Had an interesting week teaching a couple of teenagers to program. In fact it wasn’t a week but only four days in which to impart some knowledge and get them to complete a small project so that they felt they had achieved something. For this I decided that they should create a form and then save the details entered on the form to a database. This meant teaching some HTML, SQL and PHP – in four days to two youngsters that had no prior experience of coding.
So the programme went something like this:
Day One: What is the internet and how does it work? Basic HTML and the concept of it being a mark-up language rather than a programming language. Finally the creation of an HTML form.
Day Two: SQL – how to create a table and insert and delete rows. The we looked at select statements and joins between two tables. Finally we talked about some general programming concepts that are relevant to most if not all languages, such as structure, commands, functions, operators and procedures.
Day Three: Beginning PHP and the inevitable Hello World! exercise.
Day Four: Joining it all together – taking the data from the form created on day one and inserting it into the table created on day two.
I guess a few questions come to mind. Why did I do it? Was it successful? What happens now?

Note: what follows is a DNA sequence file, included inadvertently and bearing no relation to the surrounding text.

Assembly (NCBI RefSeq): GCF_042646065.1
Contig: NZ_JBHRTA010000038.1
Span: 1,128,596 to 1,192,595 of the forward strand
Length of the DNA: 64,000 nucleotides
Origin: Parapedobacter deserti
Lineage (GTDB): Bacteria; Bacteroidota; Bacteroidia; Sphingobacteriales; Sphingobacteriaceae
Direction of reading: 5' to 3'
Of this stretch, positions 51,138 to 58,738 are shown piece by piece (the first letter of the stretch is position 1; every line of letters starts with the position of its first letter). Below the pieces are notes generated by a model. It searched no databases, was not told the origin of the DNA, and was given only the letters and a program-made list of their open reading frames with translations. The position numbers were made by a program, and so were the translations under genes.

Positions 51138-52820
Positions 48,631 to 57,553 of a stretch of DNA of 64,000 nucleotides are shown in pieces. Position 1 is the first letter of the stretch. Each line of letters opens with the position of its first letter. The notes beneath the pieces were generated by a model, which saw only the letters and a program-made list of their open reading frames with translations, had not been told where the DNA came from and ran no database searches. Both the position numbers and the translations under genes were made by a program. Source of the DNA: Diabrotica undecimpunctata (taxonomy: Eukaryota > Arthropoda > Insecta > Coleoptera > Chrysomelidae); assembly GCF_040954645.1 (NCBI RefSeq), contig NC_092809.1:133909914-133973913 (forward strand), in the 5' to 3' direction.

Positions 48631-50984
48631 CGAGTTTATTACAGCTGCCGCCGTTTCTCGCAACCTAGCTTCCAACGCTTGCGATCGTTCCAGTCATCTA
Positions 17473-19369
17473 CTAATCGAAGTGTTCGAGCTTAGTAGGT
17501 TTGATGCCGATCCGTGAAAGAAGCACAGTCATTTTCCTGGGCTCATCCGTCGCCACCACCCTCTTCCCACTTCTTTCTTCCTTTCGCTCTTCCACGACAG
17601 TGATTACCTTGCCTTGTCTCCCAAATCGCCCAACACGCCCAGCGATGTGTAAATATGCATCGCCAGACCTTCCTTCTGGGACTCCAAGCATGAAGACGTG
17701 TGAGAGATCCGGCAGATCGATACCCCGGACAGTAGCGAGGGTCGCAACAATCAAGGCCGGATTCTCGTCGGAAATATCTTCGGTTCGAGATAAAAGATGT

I did it because we have a need within the business for someone to be able to do small programming tasks and particularly SQL. Also my younger son as off school this week and so it was an opportunity to keep him busy too – hence the need to complete in four days.
Was it successful? Yes. They both completed the exercise and have a good grounding from which to build. Which sort of answers the final question of what happens now. As with all training if you don’t continue what you have learnt it just drains quickly away and it will have been a waste so it will be important to find a way to keep it up even in a small way.
One thing I found quite interesting was what they struggled with. I had assumed that the difficult bit would be SQL but the thing we had to spend the most time going over was the concept of variables. In the end I used the analogy of a series of pigeon holes which you could label and put things into. I am not sure that was the best way of describing ti but it seemed to do the trick. Of course we were trying to pack a lot into a very short space of time and I am not a teacher by any stretch of the imagination but they claimed to enjoy it and they did complete the project.